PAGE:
Sailingdog

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post #9 of 21 Old 04-26-2010
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If you're contemplating cruising Mississippi Sound (ie Cat Island, Ship, Horn Islands), it may be wisest to keep your cruising schedule loose. Strong northerly? That's a good day to make time east or west, and to pick a harbor along the Miss/Ala coast, a windward shore. Then wait for the usual summer southerly and you can anchor along the barrier islands as a windward shore, in confidence.
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post #10 of 21 Old 04-26-2010
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SD: after a bit of sleuthing it looks like "Cat Island" is an island in an estuary of the Gulf of Mexico, but I thought he meant Catalina at first as well.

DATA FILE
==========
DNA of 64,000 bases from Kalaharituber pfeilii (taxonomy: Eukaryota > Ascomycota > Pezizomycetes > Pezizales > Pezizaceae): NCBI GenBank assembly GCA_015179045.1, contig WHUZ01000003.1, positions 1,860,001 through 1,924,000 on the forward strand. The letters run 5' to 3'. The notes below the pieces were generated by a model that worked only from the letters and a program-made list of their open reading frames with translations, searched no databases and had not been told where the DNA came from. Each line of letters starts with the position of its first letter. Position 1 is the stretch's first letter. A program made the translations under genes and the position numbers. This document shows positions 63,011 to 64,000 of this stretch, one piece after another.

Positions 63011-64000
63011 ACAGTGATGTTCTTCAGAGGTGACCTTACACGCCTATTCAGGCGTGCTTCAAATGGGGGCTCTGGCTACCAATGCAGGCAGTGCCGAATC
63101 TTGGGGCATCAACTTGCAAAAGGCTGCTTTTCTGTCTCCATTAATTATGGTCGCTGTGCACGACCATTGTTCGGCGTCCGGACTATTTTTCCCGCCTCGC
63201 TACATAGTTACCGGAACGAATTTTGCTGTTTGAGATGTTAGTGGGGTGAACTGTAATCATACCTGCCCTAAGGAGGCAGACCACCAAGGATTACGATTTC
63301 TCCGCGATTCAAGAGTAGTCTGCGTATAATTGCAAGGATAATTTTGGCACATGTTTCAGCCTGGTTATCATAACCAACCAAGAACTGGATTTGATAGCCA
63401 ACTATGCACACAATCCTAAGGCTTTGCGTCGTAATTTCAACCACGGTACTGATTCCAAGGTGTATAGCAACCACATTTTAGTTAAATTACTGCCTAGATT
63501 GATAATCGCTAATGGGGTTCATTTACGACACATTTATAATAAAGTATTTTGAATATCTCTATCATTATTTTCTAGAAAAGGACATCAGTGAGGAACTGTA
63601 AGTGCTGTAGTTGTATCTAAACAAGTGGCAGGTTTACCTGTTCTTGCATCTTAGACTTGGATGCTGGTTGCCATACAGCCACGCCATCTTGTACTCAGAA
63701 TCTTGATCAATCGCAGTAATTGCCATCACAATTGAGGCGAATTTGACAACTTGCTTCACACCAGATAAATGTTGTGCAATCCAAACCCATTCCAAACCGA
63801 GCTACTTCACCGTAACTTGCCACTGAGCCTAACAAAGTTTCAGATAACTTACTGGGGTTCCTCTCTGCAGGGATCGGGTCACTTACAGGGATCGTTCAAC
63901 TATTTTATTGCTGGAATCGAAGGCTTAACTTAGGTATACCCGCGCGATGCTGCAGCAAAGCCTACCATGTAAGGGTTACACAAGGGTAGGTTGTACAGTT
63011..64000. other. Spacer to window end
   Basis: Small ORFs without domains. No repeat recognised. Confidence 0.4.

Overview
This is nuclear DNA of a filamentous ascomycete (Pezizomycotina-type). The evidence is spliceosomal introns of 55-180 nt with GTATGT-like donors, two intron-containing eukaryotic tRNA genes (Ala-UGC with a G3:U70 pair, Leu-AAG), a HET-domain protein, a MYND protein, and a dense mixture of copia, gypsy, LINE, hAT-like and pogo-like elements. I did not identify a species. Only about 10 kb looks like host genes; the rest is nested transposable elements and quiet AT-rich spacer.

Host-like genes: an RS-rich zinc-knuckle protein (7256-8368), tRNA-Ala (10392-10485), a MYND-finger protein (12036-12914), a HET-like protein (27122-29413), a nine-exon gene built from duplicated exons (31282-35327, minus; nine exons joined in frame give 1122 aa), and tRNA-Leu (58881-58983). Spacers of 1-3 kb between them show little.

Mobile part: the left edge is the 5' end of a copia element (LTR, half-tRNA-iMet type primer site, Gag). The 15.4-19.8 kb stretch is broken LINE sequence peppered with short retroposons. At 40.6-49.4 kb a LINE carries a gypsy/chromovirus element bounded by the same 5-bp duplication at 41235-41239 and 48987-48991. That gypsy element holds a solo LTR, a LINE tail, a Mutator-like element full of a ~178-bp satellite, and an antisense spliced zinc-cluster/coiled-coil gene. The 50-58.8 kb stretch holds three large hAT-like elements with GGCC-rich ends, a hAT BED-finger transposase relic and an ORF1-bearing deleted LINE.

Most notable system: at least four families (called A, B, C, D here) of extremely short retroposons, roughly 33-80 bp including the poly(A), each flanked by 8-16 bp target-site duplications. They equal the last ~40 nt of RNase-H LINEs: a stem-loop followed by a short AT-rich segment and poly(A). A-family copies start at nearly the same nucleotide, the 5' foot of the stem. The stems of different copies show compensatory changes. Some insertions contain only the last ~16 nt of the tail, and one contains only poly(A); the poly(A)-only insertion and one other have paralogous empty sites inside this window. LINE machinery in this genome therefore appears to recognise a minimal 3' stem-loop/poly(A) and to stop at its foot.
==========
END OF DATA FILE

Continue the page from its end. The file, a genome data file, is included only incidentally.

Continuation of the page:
However sailingdog's point about knowing what anchorages will work in what winds is a good one. If your primary plan is to make Cat Island, whose south side looks to be fairly well sheltered from north through east winds, then make sure you have backup plans for other anchorages in case of south or west winds.

I have had very few multiday voyages where I got to spend every night exactly where I planned. You may be disappointed at first if you find you can't safely get to such-and-such destination that you were really hoping for, but you will have a good time regardless... a better time, in fact, knowing that you behaved in a seamanlike fashion